But the main topic at Friday's interview session with head coach Thad Matta and the players was the self-imposed postseason ban the university announced on Thursday. The sanctions relate back to former coach Jim O'Brien's admission that he gave more than $6,000 in humanitarian aid to a Serbian recruit, Aleksandar Radojevic.
In announcing the penalty, OSU athletic director Andy Geiger said the program and university could still face more sanctions when the NCAA completes its full investigation, likely sometime during the summer of 2005.
Of course, this news was a big blow to OSU seniors Brandon Fuss-Cheatham, Matt Marinchick and Tony Stockman. Fuss-Cheatham and Marinchick each played in the NCAA Tournament with OSU in 2002. But Stockman, who transferred in after playing two seasons at Clemson, will complete his career without ever playing in an NCAA game.
Thad Matta, in his first year as the OSU coach, hopes the fans get behind his team, even though they will not be eligible for postseason play beyond the Big Ten tournament.
"The one thing I've always said since I've been in Columbus is I've never seen fans more passionate about their team, their Buckeyes and just their love for Ohio State University," Matta said. "My hopes are these people will see these kids competing with great intensity, great passion and have a great understanding for that.
"These are young kids who are representing Ohio State University the best that they can. They're playing a great brand of basketball. Hopefully they will support us and continue to help us build this foundation for our program."
Stockman said he was "upset" over the announcement that OSU had pulled itself out of postseason consideration, but he said it was not unexpected.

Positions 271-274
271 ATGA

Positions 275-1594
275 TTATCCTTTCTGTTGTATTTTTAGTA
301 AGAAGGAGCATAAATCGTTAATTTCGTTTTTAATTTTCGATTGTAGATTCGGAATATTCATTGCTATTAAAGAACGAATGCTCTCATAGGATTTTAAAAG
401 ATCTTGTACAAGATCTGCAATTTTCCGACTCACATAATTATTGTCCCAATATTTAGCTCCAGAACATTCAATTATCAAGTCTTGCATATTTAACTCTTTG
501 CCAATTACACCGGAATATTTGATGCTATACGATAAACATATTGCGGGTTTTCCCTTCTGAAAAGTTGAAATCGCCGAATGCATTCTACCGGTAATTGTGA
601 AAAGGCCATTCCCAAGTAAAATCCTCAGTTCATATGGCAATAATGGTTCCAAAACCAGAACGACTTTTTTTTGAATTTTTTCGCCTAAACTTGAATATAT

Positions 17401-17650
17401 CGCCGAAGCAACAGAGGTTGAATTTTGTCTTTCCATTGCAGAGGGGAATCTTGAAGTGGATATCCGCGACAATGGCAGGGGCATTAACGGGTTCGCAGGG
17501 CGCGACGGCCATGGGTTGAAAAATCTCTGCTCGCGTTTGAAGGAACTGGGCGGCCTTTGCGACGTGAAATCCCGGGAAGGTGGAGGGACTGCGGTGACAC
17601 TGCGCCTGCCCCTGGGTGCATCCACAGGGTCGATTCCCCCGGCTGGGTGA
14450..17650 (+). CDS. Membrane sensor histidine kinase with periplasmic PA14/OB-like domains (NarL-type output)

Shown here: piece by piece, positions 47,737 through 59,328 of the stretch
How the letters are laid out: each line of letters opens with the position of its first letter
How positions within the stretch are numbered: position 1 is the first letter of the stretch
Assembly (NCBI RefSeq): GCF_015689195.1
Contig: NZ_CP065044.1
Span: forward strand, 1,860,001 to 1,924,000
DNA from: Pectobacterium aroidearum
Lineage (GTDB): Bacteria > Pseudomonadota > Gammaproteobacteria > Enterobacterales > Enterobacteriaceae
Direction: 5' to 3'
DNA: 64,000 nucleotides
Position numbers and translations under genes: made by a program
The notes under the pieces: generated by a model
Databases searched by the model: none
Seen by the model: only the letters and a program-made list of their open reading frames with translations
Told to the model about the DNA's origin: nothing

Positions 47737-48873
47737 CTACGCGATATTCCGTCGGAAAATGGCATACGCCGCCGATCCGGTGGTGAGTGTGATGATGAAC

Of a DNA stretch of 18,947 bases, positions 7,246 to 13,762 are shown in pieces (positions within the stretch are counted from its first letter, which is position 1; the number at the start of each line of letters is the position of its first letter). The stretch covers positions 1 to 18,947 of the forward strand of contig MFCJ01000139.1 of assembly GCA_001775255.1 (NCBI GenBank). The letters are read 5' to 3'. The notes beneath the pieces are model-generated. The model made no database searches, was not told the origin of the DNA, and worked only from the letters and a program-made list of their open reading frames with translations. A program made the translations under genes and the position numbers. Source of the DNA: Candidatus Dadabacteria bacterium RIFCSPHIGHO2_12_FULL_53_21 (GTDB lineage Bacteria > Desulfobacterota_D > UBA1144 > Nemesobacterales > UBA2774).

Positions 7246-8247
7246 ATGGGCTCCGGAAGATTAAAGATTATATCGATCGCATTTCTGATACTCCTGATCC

"I think we had a good chance of making it to at least one of the tournaments," Stockman said. "But now I'm just trying to stay focused on what we're trying to do for the rest of the season. We want to finish it off good and stay motivated.
"The team talked about making sure we stayed on the right track and just try to make some noise and be the spoiler. We want to show people we would have deserved to play in the tournament. We still have some things to play for."
Stockman admitted it is hard to imagine playing his college career without feeling March Madness.
"I never got to play in it and I'm going to end my career like that," Stockman said. "That is upsetting. But there's nothing I can do about it. It's not like if I get mad it will change. We just need to do the best we can and try to do something in the Big Ten tournament.
"You want to play in the NCAA because that's where the elite teams are and everybody raises their game when they get there."
OSU captain Terence Dials got a medical redshirt two years ago or he would be a senior now. He said he sympathized with Stockman's plight.
"Especially for Tony Stockman, this is hard because he hasn't been to the NCAA," Dials said. "I feel bad for all of the seniors. This was their year to go out and have fun and try to play for something.
"Certain things can pull a team together. Hopefully, this is one of those things. Now we can play the role of the spoiler and spoil a lot of teams' big dreams. We can at least still go out and try to win the Big Ten regular season championship and the tournament championship. I can remember when we did both of those things in 2002 and it was a lot of fun.
"Coach Matta talked that he still wants to win 20 games. He said on Selection Sunday he wants to hear them say, `If those Buckeyes were in there, they would have done something.' "
OSU (5-2) returns to action by hosting Portland State (4-3) on Saturday. The Buckeyes have not played since a Dec. 1 loss at Clemson.
"Hopefully, we've worked on some areas that we felt needed some improvement coming out of the Clemson game," Matta said. "It was good to take the time off with finals. I give our guys some credit. I think we've gotten better with the time off we had.
"I think our guys are anxious to get out and play a game. It's been a long time since we've been here at the Schottenstein Center."